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SQL Server 2005 and Cursors

Hi Everyone!

We are using a cursor for paging results in SQL server, mainly due to
the performance gains achieved when working with large results sets.
We have found this to be of great benefit when working with SQL Server
2000, but have run into major problems when using it on SQL Server
2005.

The query goes like this:

DECLARE @PageSize int
SET @PageSize = 10

DECLARE @PK int
DECLARE @tblPK TABLE (
PK int NOT NULL PRIMARY KEY
)
DECLARE PagingCursor CURSOR DYNAMIC READ_ONLY FOR
SELECT KeyID FROM JobTable WHERE KeyID IN(SELECT KeyID FROM JobTable
WHERE Criteria = TRUE) ORDER BY JobTable.KeyID
OPEN PagingCursor
FETCH RELATIVE 1 FROM PagingCursor INTO @PK
SET NOCOUNT ON
WHILE @PageSize > 0 AND @@FETCH_STATUS = 0
BEGIN
INSERT @tblPK (PK) VALUES (@PK)
FETCH NEXT FROM PagingCursor INTO @PK
SET @PageSize = @PageSize - 1
END
CLOSE PagingCursor
DEALLOCATE PagingCursor

SELECT ResultsFields FROM JobTable INNER JOIN @tblPK tblPK ON
JobTable.KeyID = tblPK.PK WHERE Criteria = TRUE ORDER BY
JobTable.KeyID

I know this doesn't look as optimised as it should but there is a lot
happening under the hood to get it to this point. This aside, there
must be a reason why performance suffers so much with SQL 2005?
Inserting a print statement into the cursor loop outputting the date
stamp showed that each iteration was taking approx 4.5 seconds. This
is a problem we never experienced in SQL Server 2000.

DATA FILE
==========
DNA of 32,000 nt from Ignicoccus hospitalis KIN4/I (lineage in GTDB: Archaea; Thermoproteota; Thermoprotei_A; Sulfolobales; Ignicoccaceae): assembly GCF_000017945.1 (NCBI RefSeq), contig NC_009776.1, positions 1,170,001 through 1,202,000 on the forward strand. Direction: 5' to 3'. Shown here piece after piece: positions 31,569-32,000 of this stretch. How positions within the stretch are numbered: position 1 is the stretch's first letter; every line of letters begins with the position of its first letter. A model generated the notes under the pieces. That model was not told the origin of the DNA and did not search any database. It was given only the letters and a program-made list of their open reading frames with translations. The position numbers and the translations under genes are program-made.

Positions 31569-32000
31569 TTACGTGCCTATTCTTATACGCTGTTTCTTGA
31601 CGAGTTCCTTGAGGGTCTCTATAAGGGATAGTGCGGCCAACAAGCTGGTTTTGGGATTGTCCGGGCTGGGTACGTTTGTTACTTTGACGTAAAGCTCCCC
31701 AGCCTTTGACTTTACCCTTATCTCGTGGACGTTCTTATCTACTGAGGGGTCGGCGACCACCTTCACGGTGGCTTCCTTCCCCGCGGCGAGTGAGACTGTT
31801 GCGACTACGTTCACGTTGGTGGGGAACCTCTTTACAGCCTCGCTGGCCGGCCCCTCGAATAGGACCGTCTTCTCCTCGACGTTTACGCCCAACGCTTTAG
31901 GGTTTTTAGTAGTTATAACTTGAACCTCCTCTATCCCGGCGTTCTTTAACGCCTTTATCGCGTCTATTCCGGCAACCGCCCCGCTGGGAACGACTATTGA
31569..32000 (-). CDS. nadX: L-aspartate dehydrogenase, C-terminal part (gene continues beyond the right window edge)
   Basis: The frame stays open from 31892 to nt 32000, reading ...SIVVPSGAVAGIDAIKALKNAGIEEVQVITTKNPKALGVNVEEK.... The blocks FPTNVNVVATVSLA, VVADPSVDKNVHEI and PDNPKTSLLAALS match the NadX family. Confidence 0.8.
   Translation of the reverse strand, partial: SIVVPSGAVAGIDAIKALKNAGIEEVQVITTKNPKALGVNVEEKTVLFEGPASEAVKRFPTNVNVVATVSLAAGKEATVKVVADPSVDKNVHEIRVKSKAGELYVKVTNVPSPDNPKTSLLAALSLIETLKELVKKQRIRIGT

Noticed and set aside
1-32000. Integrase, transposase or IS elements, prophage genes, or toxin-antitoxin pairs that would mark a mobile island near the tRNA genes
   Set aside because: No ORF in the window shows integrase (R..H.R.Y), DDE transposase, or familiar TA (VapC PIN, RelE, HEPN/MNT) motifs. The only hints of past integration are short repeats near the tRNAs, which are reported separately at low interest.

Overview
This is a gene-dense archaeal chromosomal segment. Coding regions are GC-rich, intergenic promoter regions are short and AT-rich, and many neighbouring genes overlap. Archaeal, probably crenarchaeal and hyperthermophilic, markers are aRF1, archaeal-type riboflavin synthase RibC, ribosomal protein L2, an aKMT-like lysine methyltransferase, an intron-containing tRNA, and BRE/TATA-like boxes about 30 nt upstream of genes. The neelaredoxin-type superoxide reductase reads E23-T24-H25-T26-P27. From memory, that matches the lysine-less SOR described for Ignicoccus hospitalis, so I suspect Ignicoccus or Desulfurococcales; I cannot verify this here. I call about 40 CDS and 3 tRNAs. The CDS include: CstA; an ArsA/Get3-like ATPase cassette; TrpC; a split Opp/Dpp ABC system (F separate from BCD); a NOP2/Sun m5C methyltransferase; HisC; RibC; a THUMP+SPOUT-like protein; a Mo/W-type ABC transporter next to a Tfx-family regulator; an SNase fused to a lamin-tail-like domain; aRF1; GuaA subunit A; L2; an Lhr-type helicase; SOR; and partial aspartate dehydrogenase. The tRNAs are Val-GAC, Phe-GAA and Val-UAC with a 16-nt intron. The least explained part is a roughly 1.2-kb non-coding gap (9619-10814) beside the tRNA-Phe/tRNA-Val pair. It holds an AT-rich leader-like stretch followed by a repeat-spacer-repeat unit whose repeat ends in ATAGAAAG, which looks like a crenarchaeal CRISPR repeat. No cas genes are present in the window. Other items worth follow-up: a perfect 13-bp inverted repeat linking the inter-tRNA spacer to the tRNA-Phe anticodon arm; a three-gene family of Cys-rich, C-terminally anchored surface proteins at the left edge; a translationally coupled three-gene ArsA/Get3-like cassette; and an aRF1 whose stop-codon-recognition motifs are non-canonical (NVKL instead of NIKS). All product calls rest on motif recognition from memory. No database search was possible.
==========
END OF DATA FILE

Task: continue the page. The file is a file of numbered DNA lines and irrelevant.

Any help would be greatly appreciated!

Thanks in advance,
Steve

Jun 22 '06 #1
1 23707
mrcraze (st*********@hotmail.com) writes:
We are using a cursor for paging results in SQL server, mainly due to
the performance gains achieved when working with large results sets.
We have found this to be of great benefit when working with SQL Server
2000, but have run into major problems when using it on SQL Server
2005.
...
DECLARE PagingCursor CURSOR DYNAMIC READ_ONLY FOR
DYNAMIC? Is there any particular reason you are using a dynamic cursor?
Dynamic cursors makes me very nervous. I always run my cursors
INSENSITIVE. Dynamic is not what you use for good performance.

It also seems like a bad idea for paging. When paging, you want a consistent
result. That is, if I perform a search, and my search matches say 59
objects. What I really want is to view all 59 objects at once. However,
there are many web authors out there, who think that I cannot digest more
than 10 at a time. Anyway, I first get to see hits 1-10. Then I expect
to see hits 11-20 next time. But if you rerun the query each time,
I might get to see hits 12-21, because a new item is now #5. If you use a
dynamic cursor, things gets even more complicated.
I know this doesn't look as optimised as it should but there is a lot
happening under the hood to get it to this point. This aside, there
must be a reason why performance suffers so much with SQL 2005?
Inserting a print statement into the cursor loop outputting the date
stamp showed that each iteration was taking approx 4.5 seconds. This
is a problem we never experienced in SQL Server 2000.


As I said, dynamic cursors always make me nervous, and I have more
than once run into issues where dynamic cursors have lead to query
plans from hell.

I tried your example in a translated version on in an exteneded version
of the Northwind database, but I did notice any difference between
SQL 2000 and SQL 20005. But without knowing your table or what
"criteria = TRUE" stands for it's difficult to try to recreate the
problem without further information.

A good source on different ways to do paging is
http://www.aspfaq.com/show.asp?id=2120.

--
Erland Sommarskog, SQL Server MVP, es****@sommarskog.se

Books Online for SQL Server 2005 at
http://www.microsoft.com/technet/pro...ads/books.mspx
Books Online for SQL Server 2000 at
http://www.microsoft.com/sql/prodinf...ons/books.mspx
Jun 23 '06 #2

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